I am not a biblical scholar. I have not spent years in seminary or in a bible college. I am not the man of God who delivers his word to his flock weekly on Sundays. I am simply a man -- a sinner saved by grace. I am only an imperfect individual. I have let my family down on a number of occasions and I have let myself down as well. I have made mistakes and I continue to make mistakes. I have just as many bad days as I have good days. But as a Christian, there is something that I do know: "He that loveth not knoweth not God; for God is love" (1 John 4:8).
As in imperfect person, a sinner saved by the grace of God, I cannot nor should I judge Terry Jones for deciding to burn a Quran in his church. But I can disagree with what he did.
Individuals who are not Christian or believe in Christian prophecy might disagree with me, but it is my belief that the unrest that we're witnessing in the Middle East is a sign of more trying times ahead in our world. Combine those events with the environmental devastation in the Pacific and economic troubles worldwide and it would be easy for one to rein in his/her optimism. Yet these events cannot be blamed on anyone. If you are a believer in God and in his son Jesus Christ, you believe in the sovereignty of God -- meaning that God is justified in whatever he allows or ordains in the lives of men. Problems that we face here in the United States are not the fault of the Muslim world. To generalize and lump all Muslims together and claim that radical fundamentalist Muslims and mainstream Muslims are all evil is irresponsible, irrational and ignorant.
What is more troubling is the fact that such an act of intolerance and hate was committed by one who is called a "man of God." As a pastor, your job is to preach the good news: that God sent not his Son into the world to condemn the world; but that the world through him might be saved (John 3:17). Preaching the Gospel is more about compelling souls to accept Jesus rather than turning Christians against non-believers -- individuals whom you seek to bring to Jesus. I am not sure of Terry Jones' intentions behind putting the Quran on trial, handing down a verdict and judgment against the book. But his actions have done a number of troubling things. His actions have angered the Muslim world -- and justifiably so. His actions have not made Christianity any more appealing to non-Christians. His actions are hypocritical to word of God. His actions have confused Christians and non-believers alike about what Christianity and the Gospel are truly all about.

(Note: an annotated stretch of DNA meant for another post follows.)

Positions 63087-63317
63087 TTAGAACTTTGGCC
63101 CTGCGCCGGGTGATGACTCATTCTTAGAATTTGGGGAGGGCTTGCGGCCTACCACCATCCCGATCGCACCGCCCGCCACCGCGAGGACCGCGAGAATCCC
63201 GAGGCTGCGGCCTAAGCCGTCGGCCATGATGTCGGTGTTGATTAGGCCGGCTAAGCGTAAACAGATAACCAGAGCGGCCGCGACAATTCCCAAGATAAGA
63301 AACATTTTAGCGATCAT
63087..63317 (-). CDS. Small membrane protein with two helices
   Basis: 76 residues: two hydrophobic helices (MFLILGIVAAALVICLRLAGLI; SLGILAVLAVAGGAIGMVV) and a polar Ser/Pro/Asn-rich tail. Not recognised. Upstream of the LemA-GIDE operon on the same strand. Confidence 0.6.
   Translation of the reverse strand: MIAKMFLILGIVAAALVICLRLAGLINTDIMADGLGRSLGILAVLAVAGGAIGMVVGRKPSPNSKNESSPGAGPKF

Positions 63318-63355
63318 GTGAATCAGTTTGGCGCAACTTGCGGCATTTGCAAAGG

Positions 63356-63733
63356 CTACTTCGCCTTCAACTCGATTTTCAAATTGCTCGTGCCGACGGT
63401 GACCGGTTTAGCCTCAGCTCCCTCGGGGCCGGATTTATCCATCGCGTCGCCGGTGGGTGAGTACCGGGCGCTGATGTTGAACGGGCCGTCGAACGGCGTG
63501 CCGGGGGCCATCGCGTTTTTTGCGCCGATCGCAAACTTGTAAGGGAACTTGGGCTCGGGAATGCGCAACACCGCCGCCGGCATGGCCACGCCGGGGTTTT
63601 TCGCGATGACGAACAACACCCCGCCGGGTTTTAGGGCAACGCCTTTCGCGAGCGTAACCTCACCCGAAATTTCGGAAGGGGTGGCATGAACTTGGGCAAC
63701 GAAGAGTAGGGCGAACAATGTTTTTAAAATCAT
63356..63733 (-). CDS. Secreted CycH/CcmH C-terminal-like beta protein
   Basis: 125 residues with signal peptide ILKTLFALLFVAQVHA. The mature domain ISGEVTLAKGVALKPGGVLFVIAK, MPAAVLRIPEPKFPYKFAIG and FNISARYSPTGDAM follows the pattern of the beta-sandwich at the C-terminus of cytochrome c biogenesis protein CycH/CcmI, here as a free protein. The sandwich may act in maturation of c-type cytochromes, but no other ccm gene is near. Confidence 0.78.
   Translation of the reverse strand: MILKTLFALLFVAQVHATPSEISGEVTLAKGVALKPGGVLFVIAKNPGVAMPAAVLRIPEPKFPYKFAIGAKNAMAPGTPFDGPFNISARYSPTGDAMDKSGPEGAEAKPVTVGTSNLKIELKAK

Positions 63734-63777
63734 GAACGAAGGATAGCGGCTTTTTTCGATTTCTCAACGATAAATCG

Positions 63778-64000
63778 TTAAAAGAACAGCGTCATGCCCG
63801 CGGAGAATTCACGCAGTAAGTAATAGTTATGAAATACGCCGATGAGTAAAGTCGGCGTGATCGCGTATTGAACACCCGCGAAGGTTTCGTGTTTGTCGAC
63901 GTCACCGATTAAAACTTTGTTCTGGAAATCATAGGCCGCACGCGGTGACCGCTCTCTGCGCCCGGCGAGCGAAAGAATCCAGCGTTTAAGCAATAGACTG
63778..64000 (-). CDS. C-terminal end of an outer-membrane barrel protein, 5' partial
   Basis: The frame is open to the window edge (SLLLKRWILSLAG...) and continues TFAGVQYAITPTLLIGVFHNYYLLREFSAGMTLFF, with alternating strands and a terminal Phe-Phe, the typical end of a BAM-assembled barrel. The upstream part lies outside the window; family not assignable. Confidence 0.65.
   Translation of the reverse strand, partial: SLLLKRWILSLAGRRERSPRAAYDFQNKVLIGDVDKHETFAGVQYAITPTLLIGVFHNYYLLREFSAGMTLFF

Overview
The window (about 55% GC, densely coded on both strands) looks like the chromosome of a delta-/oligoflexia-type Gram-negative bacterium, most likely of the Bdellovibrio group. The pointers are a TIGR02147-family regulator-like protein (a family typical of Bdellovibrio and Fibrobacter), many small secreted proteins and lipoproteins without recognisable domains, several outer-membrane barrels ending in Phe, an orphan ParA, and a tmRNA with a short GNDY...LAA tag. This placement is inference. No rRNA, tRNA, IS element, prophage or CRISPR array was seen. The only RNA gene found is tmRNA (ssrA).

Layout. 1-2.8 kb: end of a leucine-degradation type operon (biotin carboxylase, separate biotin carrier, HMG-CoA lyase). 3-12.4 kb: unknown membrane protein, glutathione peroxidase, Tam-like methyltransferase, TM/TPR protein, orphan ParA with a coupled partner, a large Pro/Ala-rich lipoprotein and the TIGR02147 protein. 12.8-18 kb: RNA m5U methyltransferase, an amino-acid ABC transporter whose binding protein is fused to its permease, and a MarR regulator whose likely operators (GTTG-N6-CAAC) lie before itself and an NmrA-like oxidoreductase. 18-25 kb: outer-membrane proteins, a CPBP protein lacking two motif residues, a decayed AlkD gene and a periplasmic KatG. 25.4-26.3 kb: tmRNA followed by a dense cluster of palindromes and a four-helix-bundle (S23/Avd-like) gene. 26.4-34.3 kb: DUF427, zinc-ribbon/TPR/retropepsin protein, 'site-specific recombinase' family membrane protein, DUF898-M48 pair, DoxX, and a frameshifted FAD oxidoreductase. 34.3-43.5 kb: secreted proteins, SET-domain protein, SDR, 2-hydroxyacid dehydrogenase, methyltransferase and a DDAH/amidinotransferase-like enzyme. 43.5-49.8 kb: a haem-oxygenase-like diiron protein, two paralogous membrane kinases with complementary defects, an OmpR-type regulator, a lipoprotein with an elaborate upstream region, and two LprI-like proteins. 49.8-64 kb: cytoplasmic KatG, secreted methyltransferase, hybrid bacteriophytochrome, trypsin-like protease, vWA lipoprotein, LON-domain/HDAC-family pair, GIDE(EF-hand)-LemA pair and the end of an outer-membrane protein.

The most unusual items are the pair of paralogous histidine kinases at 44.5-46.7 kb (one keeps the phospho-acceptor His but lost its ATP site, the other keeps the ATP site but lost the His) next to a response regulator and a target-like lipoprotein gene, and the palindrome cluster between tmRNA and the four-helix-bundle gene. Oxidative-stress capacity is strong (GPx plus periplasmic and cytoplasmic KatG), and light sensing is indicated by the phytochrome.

Terry Jones is an example of why man is not always God's best of representatives. As great as a man can be under the instruction and guidance of all mighty God, he is still a man and he is still liable to make a mistake. I would advise anyone who is looking for an accurate representation of Christianity to refer to the Gospels and learn of Jesus Christ and his ways. See his words and how he treated those he encountered, particularly those who were not Jewish. I trust that you will find a more accurate depiction of the true nature of Christianity, contrary to the brand of Christianity that Terry Jones is affirming. I cannot speak for Mr. Jones, but I am sure that he believes that his actions are carrying forth the Lord's work of speaking out against workers of iniquity. But there is no need to condemn non-believers or those who do "evil." There is no need to burn a Quran or call out Muslims or any other non-Christian religion as damned to hell. The Bible says that he that believeth in him is not condemned: but he that believeth not is condemned already, because he hath not believed in the name of the only begotten Son of God (John 3:18). If you believe in the word of God, then you believe that God will do the judging based on the belief or disbelief in Jesus Christ. One of the major jobs of a believer, let alone a pastor, is to simply preach the word. That does not involve being intolerable of others, but rather loving one another, particularly your enemies. If the Muslim world is the enemy of the United States, Terry Jones should be reaching out to the Muslim world in peace to seek a peaceful resolution to the wars in Afghanistan and Libya, not starting new ones in other countries that we seek to gain their trust.
Ultimately, Mr. Jones gesture was symbolic on the surface. Burning the Quran did not destroy Islam's political or religious structure, nor did it destroy the spiritual component of Islam. But what it did do was anger, divide and allow for the misinterpreting of the Christian faith. Yet as a believer in Christ and in his word, I do believe in the sovereignty of God. Maybe this action was allowed by God for a purpose that none of us are aware of. Maybe Terry Jones is being used as a vessel for something that we are unaware of. As I said, I am no religious scholar nor do I have degrees in religious theory. I am sure that Terry Jones would say to me that he is simply preaching the unadulterated word of God and by doing so he is "keeping it real." I would reply to Mr. Jones that he is an example of what Dave Chappelle would call "when keeping it real goes wrong."